In a recent column for The New York Times, economist Paul Krugman wrote about the ongoing effects of the Reagan era in the United States. In the opinion piece, he refers to an article written by fellow economist Austin Frakt, who dove into the increase of U.S. health spending from the 1980s. In most developed countries, Frakt writes, health spending coincides with the increase in life expectancy. However, for the US, things took a turn for the worse since the 1980s. Healthcare spending began soaring beyond that of other advanced nations, but without the same benefits in life expectancy. Krugman uses Frakt’s findings and uses them to paint a broader picture: he looks at inequality (by Gini coefficient), household debt relative to income soaring and party polarisation. Each of these categories worsened since the beginning of the 80s: inequality increased, household debt rose and political parties became more polarised. His hypothesis on how this happened?
“A good guess, surely, is that the whole story is connected with the rise of modern movement conservatism”, Krugman writes, “which brought with it unequalizing economic policies, retreat from antitrust, financial deregulation, and more.” (source)
Deforestation in Brazil has led to an increase in malaria cases, according to a new study in Nature. The study found that areas affected by one kilometre square of deforestation produced 27 new malaria cases. Moreover, their results emphasise not only that deforestation promotes malaria incidence, but also that it directly or indirectly results in a low Human Development Index (HDI), and favours environmental conditions that promote malaria vector conception. As shown in the figures above, the impact of deforestation on malaria cases is bigger than it is with forest degradation and impacted forests. Simple linear regression analyses showed that each km² of deforestation corresponded to an increase of 27 new malaria cases, whereas each km² of impacted forest corresponded to an increase of 16 new cases. (source)
Elite chess players live longer than the general population and have a similar survival advantage to elite competitors in physical sports. This is the conclusion of a recent study, performed by the University of Queensland, aimed to examine if the survival advantage of elite athletes counted for mind sports as well. The study found that life expectancy of chess grandmasters (GMs) at the age of thirty, was 53.6, compared to 45.9 for the general population. There was little statistical difference between chess masters and Olympic medallists. The accompanying figure shows the survival rate of GMs and OMs from 28 countries relative to the general population from the same countries, and shows just how much longer both GMs and OMs live compared to a regular Joe. The study brings up multiple arguments for the statistical differences between GMs and the general population:
- To be able to attain the Grandmaster title an individual may be encouraged to make necessary health improvements (e.g. reduced smoking and alcohol consumption, improved nutrition, more regular cardiovascular exercise, etc.) to improve one’s cognitive performance.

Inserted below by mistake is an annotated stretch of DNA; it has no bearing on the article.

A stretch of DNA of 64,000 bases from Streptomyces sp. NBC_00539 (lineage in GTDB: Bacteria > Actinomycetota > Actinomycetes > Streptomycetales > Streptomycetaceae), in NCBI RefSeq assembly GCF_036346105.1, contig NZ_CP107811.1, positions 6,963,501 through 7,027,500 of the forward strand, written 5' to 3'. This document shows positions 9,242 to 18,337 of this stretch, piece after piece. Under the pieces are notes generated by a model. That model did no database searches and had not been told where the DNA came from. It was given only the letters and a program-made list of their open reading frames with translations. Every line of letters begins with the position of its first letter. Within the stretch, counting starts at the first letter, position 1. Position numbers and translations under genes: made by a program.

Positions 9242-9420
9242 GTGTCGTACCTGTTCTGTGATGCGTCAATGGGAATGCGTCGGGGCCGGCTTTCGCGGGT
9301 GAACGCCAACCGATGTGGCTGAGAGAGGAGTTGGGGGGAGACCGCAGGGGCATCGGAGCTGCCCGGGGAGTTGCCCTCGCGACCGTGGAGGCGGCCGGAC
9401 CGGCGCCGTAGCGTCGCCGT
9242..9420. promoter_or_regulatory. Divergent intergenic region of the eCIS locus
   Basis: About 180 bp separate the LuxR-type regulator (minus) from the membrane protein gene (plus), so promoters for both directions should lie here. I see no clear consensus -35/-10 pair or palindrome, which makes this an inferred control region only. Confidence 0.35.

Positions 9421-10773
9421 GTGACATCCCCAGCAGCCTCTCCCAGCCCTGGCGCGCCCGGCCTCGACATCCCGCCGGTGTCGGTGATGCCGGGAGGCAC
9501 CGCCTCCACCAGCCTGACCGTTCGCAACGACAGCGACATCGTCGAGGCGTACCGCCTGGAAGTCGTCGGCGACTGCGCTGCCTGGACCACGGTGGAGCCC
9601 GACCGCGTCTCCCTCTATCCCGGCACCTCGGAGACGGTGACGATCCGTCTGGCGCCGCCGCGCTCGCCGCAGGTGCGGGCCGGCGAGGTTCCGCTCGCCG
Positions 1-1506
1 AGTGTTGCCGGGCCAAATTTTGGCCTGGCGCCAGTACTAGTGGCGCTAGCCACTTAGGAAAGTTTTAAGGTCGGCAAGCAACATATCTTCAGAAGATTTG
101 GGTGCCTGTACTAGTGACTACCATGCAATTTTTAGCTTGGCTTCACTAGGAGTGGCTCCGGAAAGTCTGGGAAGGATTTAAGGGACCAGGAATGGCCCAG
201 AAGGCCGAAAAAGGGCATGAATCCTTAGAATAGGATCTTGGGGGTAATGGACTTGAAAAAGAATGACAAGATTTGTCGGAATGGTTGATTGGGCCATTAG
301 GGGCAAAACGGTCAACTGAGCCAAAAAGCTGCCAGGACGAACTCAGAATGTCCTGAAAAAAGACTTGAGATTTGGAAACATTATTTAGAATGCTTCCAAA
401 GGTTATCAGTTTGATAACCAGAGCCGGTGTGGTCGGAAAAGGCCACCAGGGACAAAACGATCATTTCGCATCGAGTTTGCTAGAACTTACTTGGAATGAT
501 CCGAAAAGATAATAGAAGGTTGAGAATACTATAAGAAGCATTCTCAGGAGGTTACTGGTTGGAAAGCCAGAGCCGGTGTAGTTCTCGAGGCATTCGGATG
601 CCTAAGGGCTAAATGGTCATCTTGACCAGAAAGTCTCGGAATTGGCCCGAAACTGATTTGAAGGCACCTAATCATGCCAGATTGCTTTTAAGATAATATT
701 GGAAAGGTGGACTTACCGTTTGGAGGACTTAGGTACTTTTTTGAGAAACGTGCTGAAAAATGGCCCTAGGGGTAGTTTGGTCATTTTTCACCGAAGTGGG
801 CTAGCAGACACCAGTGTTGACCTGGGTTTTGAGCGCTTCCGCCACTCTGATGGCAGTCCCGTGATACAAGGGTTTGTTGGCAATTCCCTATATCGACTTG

- There is evidence that suggests that playing chess can reduce the risk of dementia, as well as physically alter the structure of the brain
- Becoming a chess grandmaster may provide an economic and social boost, which has been strongly linked to increased life expectancy
The World Health Organisation dropped a massive report on air quality all around the world on Wednesday. Here are their key findings:
- Data from WHO shows that 9 out of 10 people breathe air containing high levels of pollutants
- 7 million people die each year because of air pollution
- 3 billion people people (+- 40%) are breathing in polluted air on a daily basis
- The fine particles in polluted air penetrate deep into the lungs and cardiovascular system, causing diseases including stroke, heart disease, lung cancer, chronic obstructive pulmonary diseases and respiratory infections, including pneumonia
- Air pollution is a critical risk factor for noncommunicable diseases (NCDs), causing an estimated 24% of all adult deaths from heart disease, 25% from stroke, 43% from chronic obstructive pulmonary disease and 29% from lung cancer
One of things this report focuses on the most, is the air pollution inequality. In rich cities around the world, the air quality is improving. The worst air quality can be found in poor regions, most notably south and south-east Asia. These parts of the world not only have the worst air quality, but it is also worsening the fastest: 70% of the poor cities in this region suffered worsening air quality. Delhi has the worst air pollution out of the world’s mega-cities with more than 14 million habitants, followed by Cairo and Dhaka. The figure, made by The Guardian, shows the inequality and the widening gap between the world regions. (source)
If you’re interested in the air quality in your region: http://maps.who.int/airpollution/
Three agriculture economists, Lynn Brown, Aira Maria Htenas and Yurie Tanimichi-Hoberg, in a report on agriculture and food systems’ role in obesity, made this graph showing that obesity is positively correlated with a country’s wealth level to a certain degree, especially with income levels up to US$ 5000 per capita per year. Above this level, it becomes complicated: Mexico and Turkey, for instance, have prevalence rates higher than many Western European countries. And South Korea and Japan have much lower obesity levels than lower-, middle-, and high-income countries. (source)